By Alfredo Camacho for South Kern Sol
BAKERSFIELD, Calif. – Three hundred miles southeast of San Francisco, there’s a different kind of Gay Pride Parade taking place. Far from the wild party atmosphere of San Francisco, this parade celebrates LGBTQ communities in a manner that reflects the town of Bakersfield itself: low-key, family-friendly and conservative.
And that’s why it has been so successful, says local LGBTQ activist Whitney Weddell.
Bakersfield celebrated its 10th annual Gay Pride event in October, with the theme “A Family Reunion.” There was no shortage of families with young children on hand. A colorful, inflated “bounce-house” was the centerpiece of a kids’ area, which gave Bakersfield Pride an atmosphere quite distinct from the pride festivities held in big cities.
“It’s like that by design,” said Weddell. “Bakersfield Pride has always been about families, about teenagers. We want people to be comfortable.”
The idea of organizing a Gay Pride Parade in this conservative town at the southern end of California’s Central Valley might seem like a dangerous enterprise. But the annual parade has become a welcome event in the community.
“People in San Francisco might think of places like Bakersfield and think, ‘Oh my god, it must be like Russia,’ but it’s not like that at all,” said Weddell. “There’s a very small, very vocal minority of people who I’ve come to understand are very much a minority; but for the most part, it’s very live-and-let-live.”
As proof, she notes that while Bakersfield Pride is a 10-year-old tradition, it has never drawn protesters.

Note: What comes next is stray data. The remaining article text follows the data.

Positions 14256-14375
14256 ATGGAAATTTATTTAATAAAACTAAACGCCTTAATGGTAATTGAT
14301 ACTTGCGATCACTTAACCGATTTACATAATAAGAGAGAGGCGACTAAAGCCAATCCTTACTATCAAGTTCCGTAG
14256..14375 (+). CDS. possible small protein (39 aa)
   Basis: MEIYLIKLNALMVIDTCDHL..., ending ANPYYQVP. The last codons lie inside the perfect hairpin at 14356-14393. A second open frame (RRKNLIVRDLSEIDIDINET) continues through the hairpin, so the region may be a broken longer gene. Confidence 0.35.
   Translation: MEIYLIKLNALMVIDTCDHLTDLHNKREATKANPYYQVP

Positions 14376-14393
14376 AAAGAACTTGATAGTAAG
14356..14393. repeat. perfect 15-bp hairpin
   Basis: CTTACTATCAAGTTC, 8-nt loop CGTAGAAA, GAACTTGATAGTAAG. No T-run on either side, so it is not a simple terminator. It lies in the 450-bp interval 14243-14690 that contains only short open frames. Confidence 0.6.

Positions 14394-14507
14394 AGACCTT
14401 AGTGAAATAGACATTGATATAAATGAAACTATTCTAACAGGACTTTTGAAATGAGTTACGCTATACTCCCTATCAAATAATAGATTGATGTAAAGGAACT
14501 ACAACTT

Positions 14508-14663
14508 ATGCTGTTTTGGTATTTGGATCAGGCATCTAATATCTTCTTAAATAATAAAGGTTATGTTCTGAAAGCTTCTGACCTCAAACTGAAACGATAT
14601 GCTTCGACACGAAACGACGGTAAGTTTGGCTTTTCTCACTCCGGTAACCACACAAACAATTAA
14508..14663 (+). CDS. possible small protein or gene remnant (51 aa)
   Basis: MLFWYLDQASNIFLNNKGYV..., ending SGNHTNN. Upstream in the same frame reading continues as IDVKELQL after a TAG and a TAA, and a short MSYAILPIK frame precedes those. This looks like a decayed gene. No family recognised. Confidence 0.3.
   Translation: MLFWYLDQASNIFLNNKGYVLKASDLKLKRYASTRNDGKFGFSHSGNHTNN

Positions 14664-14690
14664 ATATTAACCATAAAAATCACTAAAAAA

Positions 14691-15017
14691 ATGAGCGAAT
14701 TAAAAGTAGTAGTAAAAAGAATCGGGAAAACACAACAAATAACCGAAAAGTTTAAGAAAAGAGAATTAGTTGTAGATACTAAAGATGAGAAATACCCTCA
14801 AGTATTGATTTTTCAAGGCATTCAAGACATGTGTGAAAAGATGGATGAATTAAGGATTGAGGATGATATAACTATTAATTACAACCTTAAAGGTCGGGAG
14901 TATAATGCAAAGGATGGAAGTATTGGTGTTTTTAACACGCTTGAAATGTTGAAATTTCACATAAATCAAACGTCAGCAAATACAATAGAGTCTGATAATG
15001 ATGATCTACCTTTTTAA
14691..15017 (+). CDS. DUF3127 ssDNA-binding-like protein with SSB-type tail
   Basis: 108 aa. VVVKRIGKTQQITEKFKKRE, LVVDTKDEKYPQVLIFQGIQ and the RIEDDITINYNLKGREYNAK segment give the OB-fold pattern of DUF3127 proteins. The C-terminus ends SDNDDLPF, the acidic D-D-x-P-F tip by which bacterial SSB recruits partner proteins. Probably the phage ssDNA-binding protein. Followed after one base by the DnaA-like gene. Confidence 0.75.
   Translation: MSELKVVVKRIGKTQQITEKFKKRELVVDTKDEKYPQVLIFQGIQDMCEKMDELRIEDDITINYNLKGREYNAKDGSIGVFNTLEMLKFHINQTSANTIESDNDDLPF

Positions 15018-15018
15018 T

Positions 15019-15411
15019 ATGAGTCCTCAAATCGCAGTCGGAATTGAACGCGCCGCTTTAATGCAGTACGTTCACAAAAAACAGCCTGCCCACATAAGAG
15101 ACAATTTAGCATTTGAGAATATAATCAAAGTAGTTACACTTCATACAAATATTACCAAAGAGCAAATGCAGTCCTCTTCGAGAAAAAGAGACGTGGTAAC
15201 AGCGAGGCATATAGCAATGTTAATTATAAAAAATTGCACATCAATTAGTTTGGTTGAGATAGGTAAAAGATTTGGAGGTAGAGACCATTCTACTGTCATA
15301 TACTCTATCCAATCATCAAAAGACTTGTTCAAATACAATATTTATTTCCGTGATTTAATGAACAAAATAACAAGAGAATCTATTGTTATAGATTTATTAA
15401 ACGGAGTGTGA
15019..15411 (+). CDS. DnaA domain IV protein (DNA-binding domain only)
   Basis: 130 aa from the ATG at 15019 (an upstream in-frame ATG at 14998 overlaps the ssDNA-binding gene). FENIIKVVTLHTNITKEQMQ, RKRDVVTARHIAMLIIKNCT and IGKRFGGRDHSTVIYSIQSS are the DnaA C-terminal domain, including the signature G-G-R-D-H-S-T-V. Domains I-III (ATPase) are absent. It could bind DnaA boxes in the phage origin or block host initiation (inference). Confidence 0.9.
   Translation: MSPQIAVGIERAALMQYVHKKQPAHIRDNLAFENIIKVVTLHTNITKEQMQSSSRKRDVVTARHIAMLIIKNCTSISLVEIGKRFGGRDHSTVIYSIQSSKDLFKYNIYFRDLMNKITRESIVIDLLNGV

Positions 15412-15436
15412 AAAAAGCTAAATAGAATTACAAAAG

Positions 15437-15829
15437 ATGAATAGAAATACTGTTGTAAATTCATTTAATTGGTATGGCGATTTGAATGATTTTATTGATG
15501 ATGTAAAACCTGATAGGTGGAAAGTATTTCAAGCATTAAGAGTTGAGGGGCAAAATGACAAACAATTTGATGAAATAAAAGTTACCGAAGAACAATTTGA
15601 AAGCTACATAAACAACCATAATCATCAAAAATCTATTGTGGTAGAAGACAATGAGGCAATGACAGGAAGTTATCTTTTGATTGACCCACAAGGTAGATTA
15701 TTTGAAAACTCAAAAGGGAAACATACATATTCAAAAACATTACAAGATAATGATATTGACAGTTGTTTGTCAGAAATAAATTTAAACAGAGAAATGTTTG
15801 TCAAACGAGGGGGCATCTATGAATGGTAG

She cautions, however, that the community in general seems to be much more tolerant of gay women than men. And members of the transgender community, she says, continue to be targets of harassment and ridicule.
At recent school board meetings, for example, parents heatedly expressed opposition to AB 1266, the “bathroom bill” signed by Gov. Jerry Brown last August that gives transgender students the right to access gender-assigned bathrooms and locker rooms at their discretion, in order to avoid bullying or harassment. Those reactions, says Weddell, showed that where transgender issues are concerned, the Central Valley still has a very long way to go.
Weddell’s advocacy group, Bakersfield LGBTQ, has been working with district and city officials to smooth out the implementation of AB 1266 at local schools, which Weddell calls “behind-the-scenes work.”
“We’ve been reaching out to school districts and offering our expertise in the implementation of that law,” explains Weddell. “We’ve been working behind the scenes, working with the school districts in writing the new policy, rather than going to meetings and yelling at the board of trustees, and we’ve had a great deal of success.”
And as with the pride parade, the way they are going about it is distinctly low-key.
“We’re not looking to have our moment in the sun, on TV; we want to get work done,” she says.
Bakersfield Pride drew groups ranging from gay-friendly churches to the Atheist Society of Kern County, as well as contingents from political groups such as the local Democratic and Libertarian clubs. Also present were non-profits such as the Alliance Against Family Violence and Sexual Assault, Planned Parenthood and even local corporate employers like Chevron.
“San Francisco is wonderful, and exciting, and exotic — and a little scary,” says Weddell, with an ironic laugh. “But this is hometown pride, and everyone is welcome.”